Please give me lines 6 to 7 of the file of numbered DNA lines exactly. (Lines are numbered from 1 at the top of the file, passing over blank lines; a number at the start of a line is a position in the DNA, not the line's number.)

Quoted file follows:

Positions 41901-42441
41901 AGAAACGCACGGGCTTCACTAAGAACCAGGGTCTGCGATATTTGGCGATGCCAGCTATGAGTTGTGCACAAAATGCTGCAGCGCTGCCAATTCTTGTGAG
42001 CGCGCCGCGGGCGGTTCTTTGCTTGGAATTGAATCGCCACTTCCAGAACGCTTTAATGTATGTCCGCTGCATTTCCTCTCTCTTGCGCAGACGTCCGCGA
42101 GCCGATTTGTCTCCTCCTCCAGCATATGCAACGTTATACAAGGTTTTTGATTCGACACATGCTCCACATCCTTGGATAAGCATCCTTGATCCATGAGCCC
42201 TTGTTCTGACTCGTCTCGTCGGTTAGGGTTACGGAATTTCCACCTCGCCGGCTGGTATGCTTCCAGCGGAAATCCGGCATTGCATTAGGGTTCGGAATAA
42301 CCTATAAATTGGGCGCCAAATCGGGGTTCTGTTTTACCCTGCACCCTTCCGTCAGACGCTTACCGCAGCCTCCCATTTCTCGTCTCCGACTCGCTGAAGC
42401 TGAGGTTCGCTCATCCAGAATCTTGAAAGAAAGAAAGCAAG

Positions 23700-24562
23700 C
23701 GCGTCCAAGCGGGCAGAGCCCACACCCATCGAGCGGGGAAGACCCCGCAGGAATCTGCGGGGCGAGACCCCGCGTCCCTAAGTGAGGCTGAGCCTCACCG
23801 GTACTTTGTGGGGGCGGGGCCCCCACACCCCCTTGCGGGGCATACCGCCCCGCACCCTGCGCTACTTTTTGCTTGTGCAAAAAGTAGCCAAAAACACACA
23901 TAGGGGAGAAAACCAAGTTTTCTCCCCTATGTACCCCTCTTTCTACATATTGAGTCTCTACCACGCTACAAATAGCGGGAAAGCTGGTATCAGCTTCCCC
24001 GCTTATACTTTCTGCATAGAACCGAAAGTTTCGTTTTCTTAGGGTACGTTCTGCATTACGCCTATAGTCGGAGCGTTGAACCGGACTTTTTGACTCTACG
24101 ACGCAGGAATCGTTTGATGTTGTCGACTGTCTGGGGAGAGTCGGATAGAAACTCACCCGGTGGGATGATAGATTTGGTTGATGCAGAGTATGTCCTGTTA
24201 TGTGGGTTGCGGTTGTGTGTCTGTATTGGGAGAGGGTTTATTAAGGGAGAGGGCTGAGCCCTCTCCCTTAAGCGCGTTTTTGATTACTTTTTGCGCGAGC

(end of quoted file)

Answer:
42301 CCTATAAATTGGGCGCCAAATCGGGGTTCTGTTTTACCCTGCACCCTTCCGTCAGACGCTTACCGCAGCCTCCCATTTCTCGTCTCCGACTCGCTGAAGC
42401 TGAGGTTCGCTCATCCAGAATCTTGAAAGAAAGAAAGCAAG